Boris Chertok, a Russian rocket engineer who played a pivotal role in designing navigation and control systems for the Soviet space program, including the rocket that launched the first ever artificial satellite into orbit, died in Moscow on Wednesday of pneumonia. He was 99.
“It’s difficult to think of any major event in the Soviet space program that he didn’t contribute to,” said Asif Siddiqi, a history professor at Fordham University. Chertok’s contributions to the Soviet space program first culminated in the launch of the R-7, the worlds first Intercontinental Ballistic Missile (ICBM) in 1957. The R-7’s cryogenic fuels prevented it from being deployed as an operational ICBM, as it required up to three hours of prelaunch fueling and preparations, making it tactically infeasible; however, later upgrades using storable propellants made it a viable weapon.
A modified R-7 was also used to launch Sputnik-1, the first artificial satellite to orbit the Earth. At the time of the launch, Chertok was serving as deputy to Sergei Pavlovich Korolev, widely regarded as the father of the Soviet space program. Chertok held his post for more than 20 years, and served as the primary designer of control systems for Vostok, Voskhod, and the hugely successful Soyuz vehicle.
While the Americans were conducting the first successful moon landing in 1969, which Chertok would later describe in his memoirs as a “personal defeat” for his country, a lunar probe developed by a Chertok-led team was orbiting the moon. A technical problem later caused the probe to crash into the lunar surface.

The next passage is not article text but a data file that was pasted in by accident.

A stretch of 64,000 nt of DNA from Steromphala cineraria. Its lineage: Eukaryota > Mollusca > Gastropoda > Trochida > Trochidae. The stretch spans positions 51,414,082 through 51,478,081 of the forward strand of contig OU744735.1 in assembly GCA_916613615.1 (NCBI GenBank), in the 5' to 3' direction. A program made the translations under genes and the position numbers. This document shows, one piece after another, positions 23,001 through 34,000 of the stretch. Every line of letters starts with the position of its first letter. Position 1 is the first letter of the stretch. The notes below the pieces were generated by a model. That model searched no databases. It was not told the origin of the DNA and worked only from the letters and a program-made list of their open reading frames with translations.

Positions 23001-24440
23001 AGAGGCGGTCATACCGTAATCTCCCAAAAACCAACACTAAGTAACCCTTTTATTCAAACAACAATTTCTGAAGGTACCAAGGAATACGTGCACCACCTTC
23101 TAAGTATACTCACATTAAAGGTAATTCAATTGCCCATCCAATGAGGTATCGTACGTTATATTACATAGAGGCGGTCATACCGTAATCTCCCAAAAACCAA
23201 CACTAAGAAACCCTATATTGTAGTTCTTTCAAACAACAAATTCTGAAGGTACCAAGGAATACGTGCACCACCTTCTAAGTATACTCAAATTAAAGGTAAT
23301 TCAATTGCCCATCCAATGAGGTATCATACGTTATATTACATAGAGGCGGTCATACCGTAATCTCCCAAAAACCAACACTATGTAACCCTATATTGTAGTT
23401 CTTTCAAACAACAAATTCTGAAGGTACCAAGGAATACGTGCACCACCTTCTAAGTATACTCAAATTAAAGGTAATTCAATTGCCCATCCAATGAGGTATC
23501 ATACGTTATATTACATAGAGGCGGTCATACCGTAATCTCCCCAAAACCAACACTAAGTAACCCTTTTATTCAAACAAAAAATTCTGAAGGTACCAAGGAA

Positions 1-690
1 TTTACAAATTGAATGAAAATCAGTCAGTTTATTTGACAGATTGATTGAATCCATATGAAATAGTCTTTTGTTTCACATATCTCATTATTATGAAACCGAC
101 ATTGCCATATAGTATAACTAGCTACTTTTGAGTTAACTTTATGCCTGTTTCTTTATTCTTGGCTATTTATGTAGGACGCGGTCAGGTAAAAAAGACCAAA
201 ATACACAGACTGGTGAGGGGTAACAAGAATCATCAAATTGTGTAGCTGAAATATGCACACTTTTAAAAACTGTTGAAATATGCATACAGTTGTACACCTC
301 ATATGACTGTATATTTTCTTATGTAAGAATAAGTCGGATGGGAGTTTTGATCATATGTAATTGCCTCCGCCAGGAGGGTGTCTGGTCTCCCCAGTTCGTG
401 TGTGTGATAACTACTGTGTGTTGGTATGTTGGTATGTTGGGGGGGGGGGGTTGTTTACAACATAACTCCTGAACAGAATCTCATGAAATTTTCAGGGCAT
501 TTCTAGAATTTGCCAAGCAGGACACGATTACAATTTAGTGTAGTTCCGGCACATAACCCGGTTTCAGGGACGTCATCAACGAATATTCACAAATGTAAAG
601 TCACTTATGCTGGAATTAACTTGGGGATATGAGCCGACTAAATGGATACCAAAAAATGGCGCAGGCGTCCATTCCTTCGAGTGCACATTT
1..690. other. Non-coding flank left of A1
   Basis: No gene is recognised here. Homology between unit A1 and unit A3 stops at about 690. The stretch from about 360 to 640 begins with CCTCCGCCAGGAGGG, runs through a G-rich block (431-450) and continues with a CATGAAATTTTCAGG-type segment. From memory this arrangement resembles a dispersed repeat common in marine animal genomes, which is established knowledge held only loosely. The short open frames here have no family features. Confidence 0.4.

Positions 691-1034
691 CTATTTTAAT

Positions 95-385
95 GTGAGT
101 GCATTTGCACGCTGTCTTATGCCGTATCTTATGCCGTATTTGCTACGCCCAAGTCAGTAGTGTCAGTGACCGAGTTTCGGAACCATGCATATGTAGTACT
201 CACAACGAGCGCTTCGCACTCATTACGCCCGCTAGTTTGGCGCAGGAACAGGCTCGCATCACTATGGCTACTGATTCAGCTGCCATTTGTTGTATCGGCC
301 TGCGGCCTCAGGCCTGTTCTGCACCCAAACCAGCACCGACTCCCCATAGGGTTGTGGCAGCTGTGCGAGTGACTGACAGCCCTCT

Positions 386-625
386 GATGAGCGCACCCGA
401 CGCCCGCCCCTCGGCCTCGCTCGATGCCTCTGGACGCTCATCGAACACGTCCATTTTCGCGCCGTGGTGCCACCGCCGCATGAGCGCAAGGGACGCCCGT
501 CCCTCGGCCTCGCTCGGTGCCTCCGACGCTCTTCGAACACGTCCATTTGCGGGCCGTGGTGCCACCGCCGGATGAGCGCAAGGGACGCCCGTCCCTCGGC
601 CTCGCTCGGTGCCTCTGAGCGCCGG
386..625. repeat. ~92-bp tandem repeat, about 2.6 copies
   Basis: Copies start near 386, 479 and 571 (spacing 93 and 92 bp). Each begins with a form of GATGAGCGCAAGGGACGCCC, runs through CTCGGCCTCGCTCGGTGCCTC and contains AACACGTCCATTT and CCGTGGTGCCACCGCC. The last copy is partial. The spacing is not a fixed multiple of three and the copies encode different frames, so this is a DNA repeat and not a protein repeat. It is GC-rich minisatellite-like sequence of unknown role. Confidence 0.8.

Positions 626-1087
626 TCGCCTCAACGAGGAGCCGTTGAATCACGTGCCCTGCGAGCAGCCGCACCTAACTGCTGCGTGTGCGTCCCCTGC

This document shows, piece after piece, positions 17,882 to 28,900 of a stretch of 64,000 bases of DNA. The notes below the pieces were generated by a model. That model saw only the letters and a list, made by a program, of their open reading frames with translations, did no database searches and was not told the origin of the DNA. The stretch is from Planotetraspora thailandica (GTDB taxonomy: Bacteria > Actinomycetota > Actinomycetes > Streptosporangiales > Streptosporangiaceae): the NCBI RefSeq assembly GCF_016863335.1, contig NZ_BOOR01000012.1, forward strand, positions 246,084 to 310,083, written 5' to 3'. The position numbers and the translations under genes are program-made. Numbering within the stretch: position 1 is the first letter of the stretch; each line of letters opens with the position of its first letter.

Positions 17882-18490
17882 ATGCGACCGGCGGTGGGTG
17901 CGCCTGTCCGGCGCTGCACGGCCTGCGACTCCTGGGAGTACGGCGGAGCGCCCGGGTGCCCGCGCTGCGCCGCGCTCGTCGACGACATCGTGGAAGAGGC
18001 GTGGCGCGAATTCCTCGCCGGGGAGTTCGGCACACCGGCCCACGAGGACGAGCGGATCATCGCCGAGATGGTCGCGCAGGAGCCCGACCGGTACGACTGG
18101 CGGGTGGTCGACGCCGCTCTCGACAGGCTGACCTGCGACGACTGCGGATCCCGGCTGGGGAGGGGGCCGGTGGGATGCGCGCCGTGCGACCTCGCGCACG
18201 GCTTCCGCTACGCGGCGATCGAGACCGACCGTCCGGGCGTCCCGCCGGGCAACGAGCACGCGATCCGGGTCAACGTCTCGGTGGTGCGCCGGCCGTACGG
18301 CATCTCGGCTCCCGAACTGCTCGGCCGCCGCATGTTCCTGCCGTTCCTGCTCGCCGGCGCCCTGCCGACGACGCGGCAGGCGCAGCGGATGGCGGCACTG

Until very recently, Chertok maintained an active life, driving to work and providing interviews to news agencies. Even at the age of 99, Chertok maintained his love for space travel, and reportedly continued to drive to work and provide lectures to students. When interviewed in 2001 about the flight of space tourist Dennis Tito, Chertok commented “I am a little bit under 90, and if someone presented me with $20 million I would gladly spend it on a ticket to space.”
Boris Chertok was born on March 1st, 1912, in Lodz, now owned by Poland. His family later moved to Moscow, where he became an electrician by the age of 17, was working in an aircraft factory by 18, and graduated from the Moscow Energy Institute in 1940. He became involved in the Soviet space program after World War II, bringing blueprints of the German V-2 missle back to Russia with Korolev, to be studied and used to develop Soviet missiles.
The video below shows a report from RT on the life of Boris Chertok.